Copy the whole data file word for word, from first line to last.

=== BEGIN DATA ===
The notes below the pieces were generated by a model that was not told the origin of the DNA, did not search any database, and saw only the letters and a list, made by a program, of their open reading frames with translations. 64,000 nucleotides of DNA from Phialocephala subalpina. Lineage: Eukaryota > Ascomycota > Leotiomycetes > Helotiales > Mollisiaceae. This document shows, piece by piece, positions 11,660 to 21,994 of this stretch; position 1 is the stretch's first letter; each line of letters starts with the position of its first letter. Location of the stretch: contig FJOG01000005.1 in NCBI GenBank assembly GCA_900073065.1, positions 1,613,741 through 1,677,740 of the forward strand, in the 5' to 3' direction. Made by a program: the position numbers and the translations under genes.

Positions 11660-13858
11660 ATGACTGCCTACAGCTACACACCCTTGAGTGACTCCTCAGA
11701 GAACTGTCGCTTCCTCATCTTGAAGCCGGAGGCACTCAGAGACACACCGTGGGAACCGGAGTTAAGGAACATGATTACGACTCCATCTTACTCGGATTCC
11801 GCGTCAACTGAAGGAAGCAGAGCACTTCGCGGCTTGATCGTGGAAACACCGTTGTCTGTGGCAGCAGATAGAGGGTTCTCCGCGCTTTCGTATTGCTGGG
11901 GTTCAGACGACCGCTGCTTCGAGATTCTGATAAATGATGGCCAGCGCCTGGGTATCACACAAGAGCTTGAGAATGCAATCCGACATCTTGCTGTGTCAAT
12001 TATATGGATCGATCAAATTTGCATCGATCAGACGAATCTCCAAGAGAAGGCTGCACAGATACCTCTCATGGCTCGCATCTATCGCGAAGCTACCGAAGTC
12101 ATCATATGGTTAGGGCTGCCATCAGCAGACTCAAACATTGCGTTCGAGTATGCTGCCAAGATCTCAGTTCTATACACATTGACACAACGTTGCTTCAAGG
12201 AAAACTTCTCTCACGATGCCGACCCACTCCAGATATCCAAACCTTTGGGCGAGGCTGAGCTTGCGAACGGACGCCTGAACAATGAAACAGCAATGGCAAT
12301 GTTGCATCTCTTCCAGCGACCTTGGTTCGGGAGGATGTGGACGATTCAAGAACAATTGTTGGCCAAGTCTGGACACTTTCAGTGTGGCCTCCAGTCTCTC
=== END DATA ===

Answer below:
The notes below the pieces were generated by a model that was not told the origin of the DNA, did not search any database, and saw only the letters and a list, made by a program, of their open reading frames with translations. 64,000 nucleotides of DNA from Phialocephala subalpina. Lineage: Eukaryota > Ascomycota > Leotiomycetes > Helotiales > Mollisiaceae. This document shows, piece by piece, positions 11,660 to 21,994 of this stretch; position 1 is the stretch's first letter; each line of letters starts with the position of its first letter. Location of the stretch: contig FJOG01000005.1 in NCBI GenBank assembly GCA_900073065.1, positions 1,613,741 through 1,677,740 of the forward strand, in the 5' to 3' direction. Made by a program: the position numbers and the translations under genes.

Positions 11660-13858
11660 ATGACTGCCTACAGCTACACACCCTTGAGTGACTCCTCAGA
11701 GAACTGTCGCTTCCTCATCTTGAAGCCGGAGGCACTCAGAGACACACCGTGGGAACCGGAGTTAAGGAACATGATTACGACTCCATCTTACTCGGATTCC
11801 GCGTCAACTGAAGGAAGCAGAGCACTTCGCGGCTTGATCGTGGAAACACCGTTGTCTGTGGCAGCAGATAGAGGGTTCTCCGCGCTTTCGTATTGCTGGG
11901 GTTCAGACGACCGCTGCTTCGAGATTCTGATAAATGATGGCCAGCGCCTGGGTATCACACAAGAGCTTGAGAATGCAATCCGACATCTTGCTGTGTCAAT
12001 TATATGGATCGATCAAATTTGCATCGATCAGACGAATCTCCAAGAGAAGGCTGCACAGATACCTCTCATGGCTCGCATCTATCGCGAAGCTACCGAAGTC
12101 ATCATATGGTTAGGGCTGCCATCAGCAGACTCAAACATTGCGTTCGAGTATGCTGCCAAGATCTCAGTTCTATACACATTGACACAACGTTGCTTCAAGG
12201 AAAACTTCTCTCACGATGCCGACCCACTCCAGATATCCAAACCTTTGGGCGAGGCTGAGCTTGCGAACGGACGCCTGAACAATGAAACAGCAATGGCAAT
12301 GTTGCATCTCTTCCAGCGACCTTGGTTCGGGAGGATGTGGACGATTCAAGAACAATTGTTGGCCAAGTCTGGACACTTTCAGTGTGGCCTCCAGTCTCTC